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Check Out the Weird Asian Sea Slugs Invading SF Bay

A lesson in basic slugonomics

The San Francisco Bay is being invaded by translucent, multi-colored East Asian sea slugs that have already been spotted creeping along docks on the peninsula.

There’s no reason to panic, although we’ll admit that the throbbing, alien appearance of these Japanese mollusks is a little alarming, looking as they do a bit like those mind controlling brain slugs from "Futurama."

But while these visiting nudibranches (technical name: dendronotus orientalis) may be harmless invertebrate tourists or an ecological disaster in the making, they have no interest in your central nervous system either way.

As the orientalis part of the name suggests, these little buggers are native to East Asian coastlines around Japan, China, and the Philippines, and have never before been sighted outside of their home waters. They almost certainly came to California by hitching an unwitting ride in the tanks of freighters, according to the California Academy of Sciences.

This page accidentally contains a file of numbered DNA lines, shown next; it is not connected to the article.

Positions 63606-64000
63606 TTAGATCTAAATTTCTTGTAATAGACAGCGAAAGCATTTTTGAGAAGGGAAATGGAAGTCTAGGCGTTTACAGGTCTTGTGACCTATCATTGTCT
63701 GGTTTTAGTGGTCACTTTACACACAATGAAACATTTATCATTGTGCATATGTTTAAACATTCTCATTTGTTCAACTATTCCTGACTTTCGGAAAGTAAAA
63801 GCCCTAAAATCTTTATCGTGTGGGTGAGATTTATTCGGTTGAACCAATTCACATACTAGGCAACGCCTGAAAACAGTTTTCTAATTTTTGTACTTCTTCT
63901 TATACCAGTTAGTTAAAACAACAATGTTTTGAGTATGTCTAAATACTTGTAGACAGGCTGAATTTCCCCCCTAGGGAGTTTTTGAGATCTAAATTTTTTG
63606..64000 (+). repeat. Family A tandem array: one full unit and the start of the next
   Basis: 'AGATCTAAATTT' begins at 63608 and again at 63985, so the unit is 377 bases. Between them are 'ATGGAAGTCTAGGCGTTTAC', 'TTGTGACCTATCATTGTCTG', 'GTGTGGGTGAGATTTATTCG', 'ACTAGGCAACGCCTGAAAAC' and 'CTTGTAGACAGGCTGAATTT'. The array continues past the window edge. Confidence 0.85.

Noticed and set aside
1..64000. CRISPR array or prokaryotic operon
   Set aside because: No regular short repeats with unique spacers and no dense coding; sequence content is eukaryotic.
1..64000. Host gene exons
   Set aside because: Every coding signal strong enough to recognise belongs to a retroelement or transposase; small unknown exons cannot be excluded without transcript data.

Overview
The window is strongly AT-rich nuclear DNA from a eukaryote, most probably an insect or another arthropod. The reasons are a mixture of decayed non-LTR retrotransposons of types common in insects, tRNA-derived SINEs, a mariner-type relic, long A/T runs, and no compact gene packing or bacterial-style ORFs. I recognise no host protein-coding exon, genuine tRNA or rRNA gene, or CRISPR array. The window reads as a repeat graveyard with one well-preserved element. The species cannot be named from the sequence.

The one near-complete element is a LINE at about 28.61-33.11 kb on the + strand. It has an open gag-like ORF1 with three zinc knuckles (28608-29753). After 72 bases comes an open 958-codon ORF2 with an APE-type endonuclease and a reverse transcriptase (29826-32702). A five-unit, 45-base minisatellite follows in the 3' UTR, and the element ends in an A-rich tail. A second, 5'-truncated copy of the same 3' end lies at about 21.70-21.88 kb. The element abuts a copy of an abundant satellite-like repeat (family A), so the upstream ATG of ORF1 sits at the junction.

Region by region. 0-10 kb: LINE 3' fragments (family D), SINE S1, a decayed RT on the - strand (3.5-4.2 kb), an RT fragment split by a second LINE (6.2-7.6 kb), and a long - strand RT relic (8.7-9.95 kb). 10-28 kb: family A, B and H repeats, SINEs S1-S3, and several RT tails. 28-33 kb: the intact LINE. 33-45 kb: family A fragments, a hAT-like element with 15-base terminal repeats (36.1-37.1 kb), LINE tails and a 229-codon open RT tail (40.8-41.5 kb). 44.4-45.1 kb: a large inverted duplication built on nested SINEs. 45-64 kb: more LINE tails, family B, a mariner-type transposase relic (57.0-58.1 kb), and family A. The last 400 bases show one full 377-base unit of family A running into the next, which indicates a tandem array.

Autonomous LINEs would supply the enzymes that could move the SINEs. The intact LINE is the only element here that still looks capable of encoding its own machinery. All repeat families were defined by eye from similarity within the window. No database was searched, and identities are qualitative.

Robin Agarwal, an amateur marine wildlife buff from Redwood City, first spotted the new additions last month, after finding them clinging to a dock on the peninsula. She uploaded some video of them to the site iNaturalist so that other DIY biologists could figure out what they were.

It’s exciting that something new has popped up in local waters. It’s also potentially worrisome, since they are an invasive species. In a short video released on Twitter, the Academy of Sciences says it will be a while before we know if nudibranches are dangerous for bay ecology. They mostly eat hydrozoans, which are like jellyfish, although small enough for the nudibranches, which are themselves only a couple of inches long.

If nothing else, they’re a treat for local slug enthusiasts. "The name slug hardly does them justice," wrote one iNaturalist naturalist. "Many people feel that nudibranchs are the most beautiful organisms on Earth."

Now that you mention it, they are rather pretty, in a sluggy sort of way. But these things are in the eye—or in this case, the chemical-sensing, waving, frond-like rhinophores—of the beholder.